Ritual Violence and the Maternal in the British Novel, 1740-1820

Ritual Violence and the Maternal in the British Novel, 1740-1820

Ritual Violence and the Maternal in the British Novel, 1740-1820

Ritual Violence and the Maternal in the British Novel, 1740-1820

Synopsis

This book brings to light a mythic dimension of seventeen important eighteenth- and early nineteenth-century narratives that revolve around the persecution of one or more important female characters, and offers original readings of novels by Richardson, Fielding, Burney, Radcliffe, Godwin, Austen, Scott, and others. The myth in question, which Raymond Hilliard calls "the myth of persecution and reparation," serves as a major vehicle for the early novel's preoccupation with the "mother," a mythic figure distinct from the historical mother or from the mother as she is represented in eighteenth- and early nineteenth-century maternal ideology. Hilliard argues that the myth of persecution and reparation derives from the topos of female sacrifice in the romance tradition, and shows that this topos is central to several kinds of novels - realist, Gothic, Jacobin, feminist, and historical. Hilliard contends that the narrative of persecution and reparation anticipates the twentieth-century maternal myth associated with the work of Melanie Klein and other "relational model" psychoanalytic theorists, and he thus also examines the psychosexual significance of the "mother." Hilliard explores the relation of psychosexual themes to social representations, and delineates a new theory of plot - both tragic and comic plots - in the early novel.

Excerpt

Edmund Burke's well-known description of marie antoinette as a victim of “popular persecution,” in Reflections on the Revolution in France (1790), borrows from, and contributes to, an important contemporary myth that attained its complete expression in the eighteenth-and early nineteenth-century novel. Though Burke’s “great history-piece of the massacre of innocents” includes Louis xvi and his children, as well as his wife, he eagerly foregrounds the “suffering” or “persecuted woman,” “the Queen,” “the great lady” who is not simply “a mother” of “infant children” but a veritable “Roman matron.” Her torments are inflicted by a frenzied crowd, “a band of cruel ruffians and assassins, reeking with … blood” who “rushed into [her] chamber” at the royal palace, a site they leave ominously “polluted by massacre, and strewn with scattered limbs and mutilated carcasses.” Deploring “the strange and frightful transformation of [the king’s] civilized subjects,” Burke depicts this crowd as carrying the royal family from their palace on a twelve-mile (“slow torture of” a) journey toward confinement in an older palace. Composed of a vaguely specified but large number of women who noisily heap verbal abuse on the royal family, the crowd metaphorically “consecrates” its “triumph” at sacrificial “altars”: “amidst horrid yells, and shrill screams, and frantic dances, and infamous contumelies, and all the unutterable abominations of hell, in the abused shape of the vilest of women.”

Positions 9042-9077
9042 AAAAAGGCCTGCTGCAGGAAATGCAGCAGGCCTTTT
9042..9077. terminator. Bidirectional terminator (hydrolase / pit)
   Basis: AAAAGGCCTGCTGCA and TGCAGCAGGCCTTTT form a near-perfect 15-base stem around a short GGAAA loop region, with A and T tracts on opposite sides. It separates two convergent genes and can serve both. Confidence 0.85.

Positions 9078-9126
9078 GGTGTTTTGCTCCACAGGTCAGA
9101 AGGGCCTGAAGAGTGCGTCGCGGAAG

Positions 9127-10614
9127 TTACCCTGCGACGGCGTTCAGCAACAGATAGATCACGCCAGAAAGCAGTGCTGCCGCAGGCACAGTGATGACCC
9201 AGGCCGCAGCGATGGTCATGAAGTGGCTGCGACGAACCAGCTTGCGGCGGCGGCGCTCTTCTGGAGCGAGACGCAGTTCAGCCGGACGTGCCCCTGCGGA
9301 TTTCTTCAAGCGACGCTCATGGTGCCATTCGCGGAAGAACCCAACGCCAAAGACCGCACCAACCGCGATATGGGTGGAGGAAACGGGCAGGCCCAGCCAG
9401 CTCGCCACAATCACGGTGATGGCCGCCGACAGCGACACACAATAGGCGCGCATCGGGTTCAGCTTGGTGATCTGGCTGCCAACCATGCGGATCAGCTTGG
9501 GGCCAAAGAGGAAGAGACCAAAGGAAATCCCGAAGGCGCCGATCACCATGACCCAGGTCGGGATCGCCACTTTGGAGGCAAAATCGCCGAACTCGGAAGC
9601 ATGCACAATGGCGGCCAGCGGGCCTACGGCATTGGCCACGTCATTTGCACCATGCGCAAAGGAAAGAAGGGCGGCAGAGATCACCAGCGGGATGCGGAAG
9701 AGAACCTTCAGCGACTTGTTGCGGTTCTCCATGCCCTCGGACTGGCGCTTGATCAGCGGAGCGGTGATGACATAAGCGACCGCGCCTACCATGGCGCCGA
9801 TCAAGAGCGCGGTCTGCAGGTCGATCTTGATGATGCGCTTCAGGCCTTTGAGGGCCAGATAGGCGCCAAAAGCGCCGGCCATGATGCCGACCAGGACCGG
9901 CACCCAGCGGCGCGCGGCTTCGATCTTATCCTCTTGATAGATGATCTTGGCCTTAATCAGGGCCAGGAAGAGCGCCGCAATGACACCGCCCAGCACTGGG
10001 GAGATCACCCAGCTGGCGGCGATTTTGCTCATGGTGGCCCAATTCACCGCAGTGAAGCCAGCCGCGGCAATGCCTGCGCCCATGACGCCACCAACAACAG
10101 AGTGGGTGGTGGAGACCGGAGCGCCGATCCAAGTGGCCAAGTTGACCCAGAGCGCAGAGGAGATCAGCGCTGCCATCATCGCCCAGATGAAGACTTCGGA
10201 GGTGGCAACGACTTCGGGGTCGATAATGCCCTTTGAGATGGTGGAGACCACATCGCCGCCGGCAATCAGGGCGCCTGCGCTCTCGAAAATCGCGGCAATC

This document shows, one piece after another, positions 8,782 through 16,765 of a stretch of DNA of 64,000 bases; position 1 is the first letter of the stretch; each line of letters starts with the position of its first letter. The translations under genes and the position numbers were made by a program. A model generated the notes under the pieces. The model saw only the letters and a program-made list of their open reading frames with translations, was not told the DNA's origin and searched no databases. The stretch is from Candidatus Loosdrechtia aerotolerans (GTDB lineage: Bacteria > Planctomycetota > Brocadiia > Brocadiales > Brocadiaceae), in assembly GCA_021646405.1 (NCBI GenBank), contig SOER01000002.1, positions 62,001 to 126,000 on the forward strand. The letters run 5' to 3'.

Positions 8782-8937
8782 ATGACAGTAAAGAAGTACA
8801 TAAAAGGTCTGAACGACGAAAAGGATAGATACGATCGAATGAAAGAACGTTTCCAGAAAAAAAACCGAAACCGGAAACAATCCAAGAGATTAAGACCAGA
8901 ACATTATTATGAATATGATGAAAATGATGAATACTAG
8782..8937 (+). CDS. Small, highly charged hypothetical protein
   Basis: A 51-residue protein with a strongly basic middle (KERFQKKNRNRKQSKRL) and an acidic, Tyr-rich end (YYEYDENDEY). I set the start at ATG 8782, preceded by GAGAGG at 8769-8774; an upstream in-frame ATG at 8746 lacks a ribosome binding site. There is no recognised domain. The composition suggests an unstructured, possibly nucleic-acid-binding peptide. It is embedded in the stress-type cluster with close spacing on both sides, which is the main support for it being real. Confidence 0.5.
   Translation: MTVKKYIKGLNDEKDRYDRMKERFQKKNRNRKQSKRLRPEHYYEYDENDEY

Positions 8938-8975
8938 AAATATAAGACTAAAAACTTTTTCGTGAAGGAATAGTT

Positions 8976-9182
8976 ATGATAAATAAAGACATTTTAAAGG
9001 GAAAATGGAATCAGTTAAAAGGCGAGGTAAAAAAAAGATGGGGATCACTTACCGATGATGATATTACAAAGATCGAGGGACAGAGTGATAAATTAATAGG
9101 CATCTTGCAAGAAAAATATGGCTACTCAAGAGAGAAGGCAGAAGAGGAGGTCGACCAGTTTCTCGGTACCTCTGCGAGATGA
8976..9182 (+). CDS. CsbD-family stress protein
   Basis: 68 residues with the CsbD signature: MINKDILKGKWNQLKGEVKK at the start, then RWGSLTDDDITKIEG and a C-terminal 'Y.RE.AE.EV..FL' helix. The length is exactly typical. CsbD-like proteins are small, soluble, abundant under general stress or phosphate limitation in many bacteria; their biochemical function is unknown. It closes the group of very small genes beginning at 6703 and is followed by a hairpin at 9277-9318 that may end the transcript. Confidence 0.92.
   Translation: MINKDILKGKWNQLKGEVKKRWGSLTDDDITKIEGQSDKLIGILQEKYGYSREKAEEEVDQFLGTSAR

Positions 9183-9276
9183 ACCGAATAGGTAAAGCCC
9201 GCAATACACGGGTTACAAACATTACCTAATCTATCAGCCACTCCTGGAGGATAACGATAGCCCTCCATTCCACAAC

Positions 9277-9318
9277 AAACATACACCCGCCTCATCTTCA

Burke invites us to view the queen’s persecution as a public spectacle, and, referring to her career as an “elevation” followed by a “fall,” descants on it at length as an instance of tragic drama. After noting that the “sufferings of monarchs make a delicious repast to some sort of palates,” he pursues the idea of oral consumption by quoting in a lengthy footnote from a letter written by a dissident member of the French National As-

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